Co-written and directed by Paolo Sorrentino, the movie follows 65-year-old journalist Jep Gambardella as he goes about Rome partying, meeting pretty girls and old friends, walking on quiet streets and occasionally interviewing artistes.

An easy going charming fellow, Jep’s claim to fame rests on an award winning book, The Human Apparatus, he authored four decades earlier.

Endless Highs

Art, religion, youth, beauty, sex, lust, love, bizarre stuff, despair, daily pettiness, regret, mortality and what have you make their appearances and exits, all with a grandeur rarely seen on the screen. Continue reading »

Aug 212014
 

Each time I watch a Bollywood movie, an urgent need to rinse my mouth with two good foreign films overwhelms me.

Having recently inflicted upon myself the masochistic trauma of sitting through Ajay Devgan’s latest emetic Singham Returns, I was besides myself in agony.

How in Heaven’s name can this Rohit Shetty mis-directed turdpile Singham Returns even be called a movie except by a large pack of Neanderthals for whom the sight of one adult ape battering another’s skull is a trigger for screaming howls of ecstasy (yielding Rs 100-crore to the producers in five days).

So as a purgatory exercise, I fell back upon my routine of seeking solace in a couple of fine films.

This time I discovered Sergei Loznitsa, a little known maker of Russian films.

Loznitsa is, of course, a name familiar to discerning moviegoers in Europe and North America but in India he’s unknown material.

A documentary maker from Ukraine, Sergei Loznitsa is a relative newcomer to the feature film business.

Loznitsa toiled as a documentary filmmaker for 15 years before venturing into feature films.

His first feature film was Schaste moe (My Joy), which came out in 2010.

After a warm reception from critics, Loznitsa followed with V tumane (In the Fog) in 2012. This film too attracted accolades from connoiseurs of classy films.

Thanks to Netflix, I watched both Russian films (with English subtitles) recently.

Impressive Films

To say I was delighted with both films would be an understatement.

Set in different eras, the two films are united in their dark gaze on humanity and remarkable for the brilliant craftsmanship Loznitsa brings to the screen.

The stories, centering around everyday violence, corruption and callousness that place little value on human life, are powerful and a telling social commentary on Russia/Ukraine, and by extension on the world itself.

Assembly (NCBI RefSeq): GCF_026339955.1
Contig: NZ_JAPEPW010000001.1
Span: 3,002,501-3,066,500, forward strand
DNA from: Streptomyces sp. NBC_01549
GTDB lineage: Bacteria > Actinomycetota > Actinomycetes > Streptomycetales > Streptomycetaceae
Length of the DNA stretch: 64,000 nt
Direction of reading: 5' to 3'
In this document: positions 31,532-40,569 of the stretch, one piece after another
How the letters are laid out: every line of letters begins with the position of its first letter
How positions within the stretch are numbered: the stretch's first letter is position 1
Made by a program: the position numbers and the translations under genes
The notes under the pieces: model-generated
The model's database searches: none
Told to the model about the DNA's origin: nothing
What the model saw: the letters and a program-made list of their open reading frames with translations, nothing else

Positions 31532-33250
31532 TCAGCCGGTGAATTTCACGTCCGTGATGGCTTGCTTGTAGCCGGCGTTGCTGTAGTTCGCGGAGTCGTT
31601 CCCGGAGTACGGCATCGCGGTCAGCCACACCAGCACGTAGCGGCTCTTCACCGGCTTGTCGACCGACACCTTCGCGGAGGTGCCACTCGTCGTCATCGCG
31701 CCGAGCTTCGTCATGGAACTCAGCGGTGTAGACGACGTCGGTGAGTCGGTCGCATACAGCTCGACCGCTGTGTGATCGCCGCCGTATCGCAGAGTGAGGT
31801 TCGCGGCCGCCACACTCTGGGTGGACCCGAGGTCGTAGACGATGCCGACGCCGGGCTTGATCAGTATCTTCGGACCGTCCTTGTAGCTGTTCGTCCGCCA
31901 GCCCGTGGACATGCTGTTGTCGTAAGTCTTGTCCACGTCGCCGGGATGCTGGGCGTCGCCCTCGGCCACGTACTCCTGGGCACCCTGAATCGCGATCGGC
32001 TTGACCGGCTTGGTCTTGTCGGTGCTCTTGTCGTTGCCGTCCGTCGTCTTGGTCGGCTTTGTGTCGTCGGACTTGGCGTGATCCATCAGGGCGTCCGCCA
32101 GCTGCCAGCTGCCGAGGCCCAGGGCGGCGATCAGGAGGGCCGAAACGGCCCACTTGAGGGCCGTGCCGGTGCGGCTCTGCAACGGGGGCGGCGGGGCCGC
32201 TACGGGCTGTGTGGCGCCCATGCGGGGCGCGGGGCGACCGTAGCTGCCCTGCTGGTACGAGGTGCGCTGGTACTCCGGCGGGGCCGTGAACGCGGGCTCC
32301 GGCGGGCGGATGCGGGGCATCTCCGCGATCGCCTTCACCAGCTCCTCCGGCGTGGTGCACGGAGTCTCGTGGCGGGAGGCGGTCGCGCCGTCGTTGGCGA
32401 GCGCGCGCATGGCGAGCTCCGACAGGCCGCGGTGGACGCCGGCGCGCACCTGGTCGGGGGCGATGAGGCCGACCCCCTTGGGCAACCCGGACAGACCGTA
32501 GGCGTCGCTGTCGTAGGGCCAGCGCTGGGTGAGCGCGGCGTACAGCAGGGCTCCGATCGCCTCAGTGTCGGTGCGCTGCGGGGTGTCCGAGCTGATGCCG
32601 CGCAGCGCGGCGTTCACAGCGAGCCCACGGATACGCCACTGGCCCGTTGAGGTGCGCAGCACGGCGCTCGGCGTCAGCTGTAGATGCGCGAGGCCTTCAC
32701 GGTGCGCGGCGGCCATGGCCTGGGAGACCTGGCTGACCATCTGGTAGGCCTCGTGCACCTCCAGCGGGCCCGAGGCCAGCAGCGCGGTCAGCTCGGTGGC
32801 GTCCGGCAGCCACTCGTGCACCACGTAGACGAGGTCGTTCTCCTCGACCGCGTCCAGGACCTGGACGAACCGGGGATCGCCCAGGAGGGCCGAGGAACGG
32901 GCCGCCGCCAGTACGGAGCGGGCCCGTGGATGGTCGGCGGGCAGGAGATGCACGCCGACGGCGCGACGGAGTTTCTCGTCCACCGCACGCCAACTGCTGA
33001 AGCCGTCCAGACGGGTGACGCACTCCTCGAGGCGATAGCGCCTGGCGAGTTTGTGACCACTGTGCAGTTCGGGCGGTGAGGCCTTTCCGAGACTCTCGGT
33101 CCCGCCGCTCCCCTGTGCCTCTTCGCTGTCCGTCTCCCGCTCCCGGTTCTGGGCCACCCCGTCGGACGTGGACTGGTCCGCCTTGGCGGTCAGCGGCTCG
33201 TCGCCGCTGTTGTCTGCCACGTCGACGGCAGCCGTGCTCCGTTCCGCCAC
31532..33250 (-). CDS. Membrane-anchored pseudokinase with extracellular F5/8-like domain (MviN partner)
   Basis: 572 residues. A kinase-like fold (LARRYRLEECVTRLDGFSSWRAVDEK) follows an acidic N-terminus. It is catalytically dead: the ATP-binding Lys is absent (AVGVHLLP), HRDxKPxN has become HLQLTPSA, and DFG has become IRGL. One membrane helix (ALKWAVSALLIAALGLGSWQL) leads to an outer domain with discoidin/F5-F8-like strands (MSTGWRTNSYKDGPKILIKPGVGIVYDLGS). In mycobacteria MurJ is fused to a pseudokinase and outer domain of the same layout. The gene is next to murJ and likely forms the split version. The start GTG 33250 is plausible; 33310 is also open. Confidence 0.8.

I sat back and delighted in the acting, photography and screenplay of both films.

Neither of the films is in a hurry (even the shots are drawn out).

They take their own sweet time to get to the end but not for one moment did I feel bored.

As I’ve said often, there are only good films and bad films. Not long or short films.

My Joy

Of the two movies, Schaste moe (My Joy) is the more complex and compelling one.

Unless you pay careful attention, you’re inclined to be quickly adrift with this film.

At first glance, it would appear as if the movie was merely a collection of different disconnected incidents.

Actually, No. Continue reading »

Jul 212014
 

Thanks to Brokeback Mountain (2005), depictions of sexual and romantic relationships between macho adult men is no longer a novelty on the big screen.

Or as some angry grandmas in America would complain, gay porn went mainstream in 2005. ;)

Ang Lee explored the doomed relationship between two cowboys so beautifully that no one was surprised when Brokeback Mountain picked up multiple Oscars and Golden Globes in 2006.

Since Freier Fall (German, 2013) has been touted as the “German answer to Brokeback Mountain,” comparisons between the two films are inevitable.

Freier Fall

While German film Freier Fall (English title: Free Fall) traipses down the same ‘gay’ road, this time the rugged, macho men are two young beefy police officers Marc Borgmann (Hanno Koffler) and Kay Engel (Max Riemelt).

Stephan Lacant directed the film based on the screenplay he co-wrote with Karsten Dahlem.

Brokeback Mountain was set in 1960s America while Freier Fall plays out in present day Germany.

Marc’s girlfriend is pregnant and the couple is expecting their first child when Kay initiates an initially reluctant Marc into a relationship that quickly turns sexual.

As the title of the movie suggests, Marc’s life soon starts to unravel, first at home and eventually at the police station as well, once he embarks on a secret liaison with Kay.

Several Issues

Freier Fall is not a bad movie overall but falls way short of Brokeback Mountain in several respects. Continue reading »